By Cheyenne Galloway
SACRAMENTO, CA – In March, the California Grassroots Democracy Coalition —an association comprising 140+ grassroots organizations committed to empowering disenfranchised and disadvantaged communities in California through reform and activism—began an unprecedented campaign to increase voting to reflect the state’s diverse population.
According to Alexis Meisels of Change Consulting, the coalition hopes to give a voice to the disinvested and disenfranchised communities in the Golden State.
The campaign, otherwise known as SB 299, ensures complete voter registration for California residents by using people’s interaction with a state agency such as the DMV or Medicaid—SB 299 will automatically register them if qualified.
After months of collaboration and engagement among the coalition, the Governor’s office, the Secretary of State, the DMV, the California Association of Clerks, Election Officials, Assemblymembers and Senators, SB 299, authored by Senators Monique Limón and Caroline Menjivar, will be debated in the 2024 legislative session.
A recent poll by Berkeley’s Institute of Governmental Studies revealed most of California’s voters are old, white, and/or wealthy, which does not accurately represent the entire state.
SB 299 proponents note California’s current voter population stems from voter registration barriers that exclusively bar younger, less educated, lower income, immigrants, renting residents, and formerly incarcerated citizens from political participation.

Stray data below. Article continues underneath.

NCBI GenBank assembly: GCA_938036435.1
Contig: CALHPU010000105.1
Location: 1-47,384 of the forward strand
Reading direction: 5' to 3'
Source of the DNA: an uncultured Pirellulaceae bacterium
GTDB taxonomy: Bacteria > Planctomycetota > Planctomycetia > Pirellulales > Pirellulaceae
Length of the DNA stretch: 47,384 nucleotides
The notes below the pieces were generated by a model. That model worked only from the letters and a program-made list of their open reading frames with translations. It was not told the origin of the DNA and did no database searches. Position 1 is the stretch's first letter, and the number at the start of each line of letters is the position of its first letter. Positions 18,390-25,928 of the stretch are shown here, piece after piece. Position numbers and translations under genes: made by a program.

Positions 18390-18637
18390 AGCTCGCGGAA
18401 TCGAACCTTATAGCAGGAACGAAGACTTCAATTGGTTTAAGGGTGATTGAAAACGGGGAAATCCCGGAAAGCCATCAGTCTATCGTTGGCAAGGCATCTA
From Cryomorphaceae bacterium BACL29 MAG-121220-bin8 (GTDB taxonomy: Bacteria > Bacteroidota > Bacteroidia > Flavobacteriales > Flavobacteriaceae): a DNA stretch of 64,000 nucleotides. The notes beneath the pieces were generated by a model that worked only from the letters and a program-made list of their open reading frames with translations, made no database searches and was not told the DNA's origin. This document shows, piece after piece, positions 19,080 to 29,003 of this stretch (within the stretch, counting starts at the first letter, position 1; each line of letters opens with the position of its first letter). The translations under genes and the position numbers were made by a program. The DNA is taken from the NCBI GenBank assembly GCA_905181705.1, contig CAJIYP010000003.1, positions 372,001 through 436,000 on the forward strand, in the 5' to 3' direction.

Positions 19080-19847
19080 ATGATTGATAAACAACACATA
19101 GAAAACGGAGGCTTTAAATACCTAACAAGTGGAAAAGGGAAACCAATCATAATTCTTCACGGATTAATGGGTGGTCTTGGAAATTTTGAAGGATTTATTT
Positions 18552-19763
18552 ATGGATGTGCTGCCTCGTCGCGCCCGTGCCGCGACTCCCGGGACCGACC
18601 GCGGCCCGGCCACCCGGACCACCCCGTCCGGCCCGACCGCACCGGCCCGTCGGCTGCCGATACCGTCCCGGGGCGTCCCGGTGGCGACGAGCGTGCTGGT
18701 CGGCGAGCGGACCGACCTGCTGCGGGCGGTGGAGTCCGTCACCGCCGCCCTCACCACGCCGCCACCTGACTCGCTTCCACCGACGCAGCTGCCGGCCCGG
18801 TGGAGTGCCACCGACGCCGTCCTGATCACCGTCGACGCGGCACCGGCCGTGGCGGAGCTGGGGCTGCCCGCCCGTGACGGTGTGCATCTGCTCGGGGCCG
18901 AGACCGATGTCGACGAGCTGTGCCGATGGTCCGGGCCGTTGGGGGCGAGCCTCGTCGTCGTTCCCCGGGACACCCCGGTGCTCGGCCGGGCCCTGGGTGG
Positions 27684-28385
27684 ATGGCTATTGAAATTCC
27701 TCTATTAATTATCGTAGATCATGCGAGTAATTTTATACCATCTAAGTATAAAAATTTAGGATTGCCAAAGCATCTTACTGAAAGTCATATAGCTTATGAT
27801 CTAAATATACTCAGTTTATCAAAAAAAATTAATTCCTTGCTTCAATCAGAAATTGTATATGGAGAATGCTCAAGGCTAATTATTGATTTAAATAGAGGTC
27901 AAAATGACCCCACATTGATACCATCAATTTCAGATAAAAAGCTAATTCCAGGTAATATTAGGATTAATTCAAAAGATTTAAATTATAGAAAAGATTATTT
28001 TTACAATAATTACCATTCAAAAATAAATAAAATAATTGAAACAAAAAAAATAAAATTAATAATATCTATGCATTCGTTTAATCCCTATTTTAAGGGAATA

The poll figures demonstrate the Golden State undoubtedly has the largest unregistered population, “with 4.7 million eligible but unregistered voters.” Reportedly, three-quarters of Californians expressed apprehension towards the low voting engagement rates of younger and more diverse Californians.
Meisel quotes Sen. Limón, “While we have made great strides to expand voter registration, many continue to be left out of our democratic process. Women are being left behind at the ballot box with a staggering two million eligible but unregistered women in the Golden State.
“Similarly, Latino voters are underrepresented, with just 35 percent of adult Latinos registering to vote. It is critical we remove barriers to accessing the ballot box and give every eligible voter the opportunity to cast their vote.”
Proponents of the measure said more registered voters create a more comprehensive range of voices and, in turn, representation to address critical issues affecting the majority, if not all Californians, including but not limited to quality education, economic mobility, affordable housing, accessible healthcare, and criminal justice.
“Voting is one of the most powerful ways to initiate change in the United States, and simplifying voter registration will have an instant and dramatic effect on voter participation throughout California,” stated co-author Sen. Menjivar.
The lawmaker added, “We have taken significant steps in the right direction, but much more can be done to lift up the voices of historically disenfranchised communities. SB 299 can address our registration gap and empower more Californians to exercise their right to vote in every election.”